The efforts, the most comprehensive from the tech sector yet, come amid a growing concern that the most vibrant sector of the economy is largely leaving out women and minority workers and leaders. But even with the White House's support, it will be difficult to significantly change the embarrassing paucity of diversity without more explicit and stronger commitments by companies and venture firms, civil rights groups and political leaders say.
Scrutiny over Silicon Valley's lack of diversity has intensified with dismal reports on the state of minority hiring by leading companies such as Facebook, Yahoo, and others. In particular, the percentage of blacks and Hispanics significantly lag the number of those minorities obtaining engineering degrees from universities or their representation in the overall labor force. And those numbers haven't improved in recent years. Yahoo said last month that African Americans comprised 2 percent of its workers, while Hispanics were at 4 percent. Facebook said last month that it had employed just 81 blacks among its 5,500 U.S. workers in 2014.
Some at these companies say that "unconscious biases" can lead white men who dominate the venture capital world to hire largely among their own social, business and school networks. And several companies, such as Box, Indiegogo and DropBox, said they will train their staff to be more aware of such issues.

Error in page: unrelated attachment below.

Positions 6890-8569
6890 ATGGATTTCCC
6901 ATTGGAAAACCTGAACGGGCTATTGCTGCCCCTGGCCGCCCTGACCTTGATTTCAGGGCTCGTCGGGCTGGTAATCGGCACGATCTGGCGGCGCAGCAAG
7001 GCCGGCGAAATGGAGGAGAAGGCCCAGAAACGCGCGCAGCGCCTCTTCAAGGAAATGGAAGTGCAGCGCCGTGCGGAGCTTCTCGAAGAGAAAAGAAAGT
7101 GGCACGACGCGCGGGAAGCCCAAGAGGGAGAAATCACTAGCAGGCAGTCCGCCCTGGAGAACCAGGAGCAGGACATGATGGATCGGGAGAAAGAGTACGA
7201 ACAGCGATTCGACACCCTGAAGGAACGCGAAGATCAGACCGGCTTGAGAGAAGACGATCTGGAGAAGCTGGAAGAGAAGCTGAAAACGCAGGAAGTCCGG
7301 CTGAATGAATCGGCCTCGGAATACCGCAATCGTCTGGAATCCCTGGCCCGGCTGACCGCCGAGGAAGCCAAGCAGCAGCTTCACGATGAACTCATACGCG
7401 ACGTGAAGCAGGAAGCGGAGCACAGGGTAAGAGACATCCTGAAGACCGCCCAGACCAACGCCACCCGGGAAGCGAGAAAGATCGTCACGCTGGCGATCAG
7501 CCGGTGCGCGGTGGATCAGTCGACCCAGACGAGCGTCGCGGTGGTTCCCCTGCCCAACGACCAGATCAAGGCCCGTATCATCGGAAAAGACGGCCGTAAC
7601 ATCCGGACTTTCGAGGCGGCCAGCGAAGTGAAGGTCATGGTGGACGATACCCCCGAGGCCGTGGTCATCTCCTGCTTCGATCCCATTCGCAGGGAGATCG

IBM said it would expand its relationship with the group Girls Who Code. Facebook and Microsoft say they are focusing on expanding diversity in its vast ecosystem of corporate partners. Amazon announced plans to change their screening of engineering recruits to lessen potential biases.
And some studies have shown diversity leads to higher financial returns.
"Not only is it the right thing to do, it's highly profitable to have a diverse team," said Obama's top tech aide U.S. Chief Technology Officer Megan Smith.
But some civil rights advocates say the most effective efforts are to set clear targets for hiring and to invest heavily in funding startups expressly run by minorities.
"The thrust of the problem is systemic institutional racism. Unconscious bias tends to reduce the problem to a personal level, which is not the right way to look at this," said Butch Wing, the head of Silicon Valley civil rights efforts for the Rainbow PUSH Coalition.
Some tech companies said they would do more than just train workers. This week, Intel said it would double its recruitment referral bonus of women, minority and veteran job candidates and has set a goal of making its workforce reflect the demographics of the overall labor force in five years. The company has also committed $250 million in funding of minority-run startups.
Last week, Pinterest set specific targets for minority hiring in 2016. It said it would strive for women to represent 30 percent of all new full-time engineers and for minorities to make up at least 8 percent of those new recruits.
"We think one reason it’s been so hard to get numbers to change is that companies haven’t stated specific goals," said Pinterest CEO Evan Sharp in a blog post.